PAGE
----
Wednesday, October 31, 2012

Bruno Spengler; a Canadian Battler

While I admit to have been impressed when TSN responded to my....question (we'll leave it at that shall we?) about where the praise was for Bruno Spengler winning the 2012 DTM title last week at Hockenheim, I wasn't that happy to see it only warranted all of 10 lines of text.

So I decided to take matters into my own hands.

Now, you could probably make a claim to Spengler not being Canadian at all given he was born in France. But he moved to a town in Quebec when he was three, and races with the red maple leaf on the side of his car, so that's good enough for me.

In winning the season-ending, and title deciding, race last Sunday, he became the first Canadian to win a major international racing title since 2003 (Paul Tracy in Champ Car) and the first to do it in Europe since 1997 (Jacques Villeneuve in F1).

Finally, after eight years, Bruno enjoys the moment.

He's come close to winning the DTM the last few seasons when he was in contention towards the end but fell short (a pair of thirds in 2010 and 2011). 2012 saw a big shakeup as he switched from Mercedes-Benz to BMW. I say shakeup as, while BMW have a mighty impressive racing history, they haven't raced in the DTM this millenium....and I think we all can agree that the car business moves along at a pretty fast pace in the technology and performance department.

It was therefore a big surprise when, in just their second race since their return, Spengler nabbed the win at Lausitz. He followed that up with wins at the Nurburgring and Oschersleben and rolled into Hockenheim just three points behind Gary Paffett (who is McLaren's test driver not exactly a duffer behind the wheel).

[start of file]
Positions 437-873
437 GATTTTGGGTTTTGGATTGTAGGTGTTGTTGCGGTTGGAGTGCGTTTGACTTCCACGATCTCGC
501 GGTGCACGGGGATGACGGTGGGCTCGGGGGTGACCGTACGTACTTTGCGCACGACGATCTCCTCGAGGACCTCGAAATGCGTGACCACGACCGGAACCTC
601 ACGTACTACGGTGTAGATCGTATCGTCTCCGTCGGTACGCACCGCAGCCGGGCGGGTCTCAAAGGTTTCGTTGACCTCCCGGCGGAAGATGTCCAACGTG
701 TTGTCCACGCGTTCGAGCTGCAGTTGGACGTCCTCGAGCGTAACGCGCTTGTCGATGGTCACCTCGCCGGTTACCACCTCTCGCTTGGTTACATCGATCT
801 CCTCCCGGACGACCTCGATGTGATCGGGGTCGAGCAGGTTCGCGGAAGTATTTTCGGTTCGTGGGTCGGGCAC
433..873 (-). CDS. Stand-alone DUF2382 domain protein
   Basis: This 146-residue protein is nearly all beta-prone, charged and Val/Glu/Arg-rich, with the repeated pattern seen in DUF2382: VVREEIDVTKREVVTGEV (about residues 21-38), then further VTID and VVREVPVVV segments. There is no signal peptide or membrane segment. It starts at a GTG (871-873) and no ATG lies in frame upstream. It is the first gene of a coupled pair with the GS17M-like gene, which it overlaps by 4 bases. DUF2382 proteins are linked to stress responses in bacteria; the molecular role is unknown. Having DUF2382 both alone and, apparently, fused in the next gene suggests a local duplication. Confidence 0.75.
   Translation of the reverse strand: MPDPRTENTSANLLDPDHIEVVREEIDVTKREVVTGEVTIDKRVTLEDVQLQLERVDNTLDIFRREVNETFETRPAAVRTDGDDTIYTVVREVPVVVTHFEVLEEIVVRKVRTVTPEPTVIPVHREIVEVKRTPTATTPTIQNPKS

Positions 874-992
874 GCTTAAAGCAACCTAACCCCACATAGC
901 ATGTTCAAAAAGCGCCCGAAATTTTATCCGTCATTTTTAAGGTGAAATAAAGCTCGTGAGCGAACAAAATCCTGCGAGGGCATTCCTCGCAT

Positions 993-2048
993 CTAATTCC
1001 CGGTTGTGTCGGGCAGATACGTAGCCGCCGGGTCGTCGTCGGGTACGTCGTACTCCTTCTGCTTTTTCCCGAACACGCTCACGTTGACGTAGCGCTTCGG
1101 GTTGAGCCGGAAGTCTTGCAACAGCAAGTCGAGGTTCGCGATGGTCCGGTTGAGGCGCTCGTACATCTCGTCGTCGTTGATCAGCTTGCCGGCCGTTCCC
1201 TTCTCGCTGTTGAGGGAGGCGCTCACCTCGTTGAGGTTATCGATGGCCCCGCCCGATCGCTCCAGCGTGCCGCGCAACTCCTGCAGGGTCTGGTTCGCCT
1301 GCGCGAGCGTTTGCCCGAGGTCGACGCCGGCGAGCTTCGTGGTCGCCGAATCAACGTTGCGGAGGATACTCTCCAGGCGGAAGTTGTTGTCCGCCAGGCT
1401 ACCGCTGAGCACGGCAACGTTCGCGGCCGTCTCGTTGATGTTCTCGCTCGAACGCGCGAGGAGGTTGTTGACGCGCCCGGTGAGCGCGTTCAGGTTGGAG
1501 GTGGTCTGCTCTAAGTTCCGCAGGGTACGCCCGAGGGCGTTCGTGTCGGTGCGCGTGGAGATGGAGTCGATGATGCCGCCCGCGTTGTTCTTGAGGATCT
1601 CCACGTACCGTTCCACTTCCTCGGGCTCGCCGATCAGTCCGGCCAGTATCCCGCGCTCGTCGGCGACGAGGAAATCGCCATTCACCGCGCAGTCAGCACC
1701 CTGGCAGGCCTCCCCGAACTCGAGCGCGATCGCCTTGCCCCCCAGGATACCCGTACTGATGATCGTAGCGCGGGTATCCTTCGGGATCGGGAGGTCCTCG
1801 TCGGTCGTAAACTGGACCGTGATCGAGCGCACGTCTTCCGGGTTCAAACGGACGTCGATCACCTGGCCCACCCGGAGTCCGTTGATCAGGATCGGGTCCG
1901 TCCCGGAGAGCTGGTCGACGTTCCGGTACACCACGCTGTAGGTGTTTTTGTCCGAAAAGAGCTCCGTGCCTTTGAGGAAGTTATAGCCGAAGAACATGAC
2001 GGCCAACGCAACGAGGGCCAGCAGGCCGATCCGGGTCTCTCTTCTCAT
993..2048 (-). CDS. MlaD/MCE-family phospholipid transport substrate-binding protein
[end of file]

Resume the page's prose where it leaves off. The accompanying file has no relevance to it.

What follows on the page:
Despite qualifying behind Paffett, Spengler got a near-perfect start and soon took the lead from his fellow BMW driver, Augusto Farfus, when he made a mistake on the first lap. Bruno was able to build a lead to four seconds before the pitstops. Paffett managed to jump Farfus and emerge second once the stops were done and did his best to nibble away at the gap, getting to within a second, but it just wasn't enough as Spengler held his nerve to clinch the title in his eighth year of trying.

Bruno takes the chequered flag, winning the title in style.

So from someone who appreciates that accomplishment, congratulations to you, Bruno...maybe you can shed that nickname of 'the secret Canadian' now eh?


  1. Good article Tez! It seems easy to find accomplishments in life that the media, sporting or otherwise, simply neglect for whatever their reasons. I know sports writing is a far cry from engineering, but have you ever given any thought to that? Thanks Tez!

  2. Not really, Dwindy. While I enjoy doing this, I'm not sure I would if given deadlines and topics to write about instead of whatever takes my fancy like on here :/